WASHINGTON—Rep. Fred Upton recently suggested that EPA Administrator Lisa Jackson would soon be testifying at oversight hearings so often that she should reserve a personal parking place on Capitol Hill.
With that remark, the Michigan Republican poised to dictate the House Energy and Commerce Committee’s agenda set the tone for how acrimonious the relationship between the 112th Congress and the Environmental Protection Agency might become.
And EPA authorities likely added fuel to an incendiary situation by waiting until Dec. 23—the day after Congress adjourned for the year—to spell out what scientific standards refineries and power plants must meet relatively quickly to limit their prolific carbon emissions.
The timing of EPA’s bold announcement last week aided in smoothing the ruffled feathers of green advocacy organizations, livid because they suspected the president was caving in to bulked-up GOP naysayers empowered by results of the mid-term elections. What ignited their irate reaction was the Obama administration’s early December decision to delay a pair of rules for smog and toxic emissions from industrial boilers.
Fury around that double retreat was compounded by angst that EPA’s “tailoring rule” designed to rein in heat-trapping gases via the Clean Air Act could be derailed at a time when congressional resolve to move off the dime on global warming legislation seems to be in short supply.
Clean Air Watch president Frank O’Donnell is among those encouraged by EPA’s latest announcement. Though he lambasted the EPA for backpedaling on the smog and boiler rulings, he understands why Jackson is treading cautiously.
“Upton has made it clear he is going to challenge EPA,” O’Donnell told SolveClimate News in an interview. “And you’ll see challenges in appropriations as well because one weapon Congress has is to threaten to cut off the money by inserting riders into appropriations bills.”
That strategy backfired for former Republican House Speaker Newt Gingrich in the 1990s, he pointed out, because Democratic President Bill Clinton refused to cooperate.
“With various members all fired up about doing something, the EPA is trying to defer a showdown for the time being,” O’Donnell continued. “It’s not a wise time for them to go head-to-head with Congress.”
Trade Groups, GOP on the Attack
All 50 states are supposed to comply with the tailoring rule that kicks in Sunday. The first phase is geared for new or modified coal-fired electricity plants, factories and cement production facilities that emit at least 100,000 metric tons of carbon dioxide and other greenhouse gases annually. It requires states to determine if these stationary, large emitters can qualify for federal permits.
While many Democrats lauded EPA’s “common-sense guidance” toward states, Republicans such as Oklahoma Sen. James Inhofe claim the rule will stymie construction and “keep the economy mired in stagnation.”
“Employers were looking for a clear path forward that would inspire confidence that permits would be granted in a timely manner,” said Inhofe, a climate change denier who is the ranking Republican on the Environment and Public Works Committee. “They won’t find it here.”
Formidable trade groups such as the National Association of Manufactures, the American Petroleum Institute and the American Chemistry Council echoed Inhofe’s dire sentiments in a letter-writing campaign. Soon, lobbyists hyped those fears by claiming EPA’s rule would lead to a freeze they touted as a “permitorium.”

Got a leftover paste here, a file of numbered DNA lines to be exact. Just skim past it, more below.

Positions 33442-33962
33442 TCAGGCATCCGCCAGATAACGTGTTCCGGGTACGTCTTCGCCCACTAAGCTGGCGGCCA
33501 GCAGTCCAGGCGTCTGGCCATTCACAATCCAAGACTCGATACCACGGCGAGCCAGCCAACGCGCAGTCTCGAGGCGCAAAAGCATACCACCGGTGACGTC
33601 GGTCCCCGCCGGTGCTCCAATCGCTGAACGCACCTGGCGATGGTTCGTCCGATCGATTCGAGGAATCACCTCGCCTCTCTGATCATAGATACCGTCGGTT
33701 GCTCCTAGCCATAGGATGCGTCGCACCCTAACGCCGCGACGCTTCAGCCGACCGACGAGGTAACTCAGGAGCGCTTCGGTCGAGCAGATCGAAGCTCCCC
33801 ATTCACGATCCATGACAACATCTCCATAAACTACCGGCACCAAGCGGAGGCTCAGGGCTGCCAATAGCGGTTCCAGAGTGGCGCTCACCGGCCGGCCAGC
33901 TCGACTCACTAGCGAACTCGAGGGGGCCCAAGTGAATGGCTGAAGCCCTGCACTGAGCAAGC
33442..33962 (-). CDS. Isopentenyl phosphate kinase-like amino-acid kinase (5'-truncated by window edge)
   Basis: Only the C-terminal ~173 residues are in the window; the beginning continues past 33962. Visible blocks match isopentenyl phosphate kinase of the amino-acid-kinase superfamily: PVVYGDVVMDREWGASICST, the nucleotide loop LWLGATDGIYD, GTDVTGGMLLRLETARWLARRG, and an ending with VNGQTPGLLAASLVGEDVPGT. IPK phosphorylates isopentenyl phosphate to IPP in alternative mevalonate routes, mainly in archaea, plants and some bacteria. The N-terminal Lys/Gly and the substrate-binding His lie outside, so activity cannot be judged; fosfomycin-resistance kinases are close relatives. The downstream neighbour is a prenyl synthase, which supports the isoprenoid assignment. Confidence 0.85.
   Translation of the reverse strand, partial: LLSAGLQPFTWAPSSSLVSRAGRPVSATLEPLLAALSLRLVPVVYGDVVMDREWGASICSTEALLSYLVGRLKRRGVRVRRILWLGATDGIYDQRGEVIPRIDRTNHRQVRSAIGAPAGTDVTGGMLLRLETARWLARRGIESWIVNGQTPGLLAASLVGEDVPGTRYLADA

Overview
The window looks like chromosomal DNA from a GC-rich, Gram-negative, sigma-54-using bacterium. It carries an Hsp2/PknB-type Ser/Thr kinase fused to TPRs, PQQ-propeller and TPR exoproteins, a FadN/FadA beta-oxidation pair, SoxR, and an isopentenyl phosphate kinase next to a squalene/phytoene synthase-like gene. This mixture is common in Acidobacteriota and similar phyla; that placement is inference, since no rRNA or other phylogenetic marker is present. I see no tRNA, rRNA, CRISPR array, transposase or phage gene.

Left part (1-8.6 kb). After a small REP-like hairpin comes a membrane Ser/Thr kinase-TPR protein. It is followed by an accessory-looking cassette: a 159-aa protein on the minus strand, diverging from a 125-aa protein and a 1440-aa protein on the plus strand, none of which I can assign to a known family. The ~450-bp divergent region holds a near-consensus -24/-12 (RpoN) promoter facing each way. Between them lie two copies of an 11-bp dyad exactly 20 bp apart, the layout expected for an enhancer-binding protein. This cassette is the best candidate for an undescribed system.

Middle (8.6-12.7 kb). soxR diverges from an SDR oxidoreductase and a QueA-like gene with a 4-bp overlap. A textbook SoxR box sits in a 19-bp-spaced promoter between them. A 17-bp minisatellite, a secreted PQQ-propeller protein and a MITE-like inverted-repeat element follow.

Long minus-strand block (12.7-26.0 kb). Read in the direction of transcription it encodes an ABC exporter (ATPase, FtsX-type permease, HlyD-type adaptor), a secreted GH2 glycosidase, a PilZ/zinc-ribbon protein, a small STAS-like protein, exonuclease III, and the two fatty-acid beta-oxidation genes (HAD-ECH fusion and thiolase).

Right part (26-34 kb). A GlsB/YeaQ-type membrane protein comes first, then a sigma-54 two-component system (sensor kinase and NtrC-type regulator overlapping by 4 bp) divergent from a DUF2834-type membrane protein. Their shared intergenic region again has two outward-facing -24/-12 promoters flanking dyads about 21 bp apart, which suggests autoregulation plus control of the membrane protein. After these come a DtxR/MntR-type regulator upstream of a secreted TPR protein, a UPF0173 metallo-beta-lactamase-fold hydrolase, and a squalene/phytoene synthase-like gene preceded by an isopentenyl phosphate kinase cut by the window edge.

“Permitorium” Claim Is Hooey
Both O’Donnell and environmental law professor Pat Parenteau label the “permitorium” suggestion as nonsensical. The whole idea behind the tailoring rule is to encourage energy efficiency in coal plants, advances such as cogeneration, and the transformation to lower-carbon fuels such as biomass and natural gas.
“I really don’t think this tailoring rule has the atom bomb consequences being described by industry,” Parenteau, who teaches at the Vermont Law School in South Royalton, said in an interview. “EPA people have crafted a rule that doesn’t draw a line in the sand. They know there’s a limit to how far and fast they can go. This rule works toward cleaner plants but that won’t happen overnight.”
The agency plays the role of umpire, he continued, but it’s up to state authorities to examine each project’s fuel source and equipment to verify that it meets the Clean Air Act’s “best available control technology standard.”
EPA’s rule will neither delay the permitting process nor necessarily require fuel switching, Parenteau said. But coal plants could be more expensive to build if a state requires that gasification technology be incorporated, he added.
The rule, he pointed out, could encourage some states to factor in the health and environmental costs of using coal to generate electricity when comparing prices of all fuel sources.
EPA estimates that somewhere in the neighborhood of 2,000 large emitters will be added to the overall list of facilities requiring federal permits during the next few years.
Texas the Only Holdout
In early December, a federal court decided not to halt the EPA’s newest effort to regulate greenhouse gas emissions. While agency backers praised the ruling, observers pointed out that the U.S. Circuit Court of Appeals for the District of Columbia has yet to determine the legality of the regulations.
If complying with the tailoring rule is such a hardship, Parenteau wants to know why only one state, Texas, is holding out.
Bill Becker, executive director of the National Association of Clean Air Agencies agrees that states are cooperating and that nobody should be blaming the new greenhouse gas requirements for permit delays.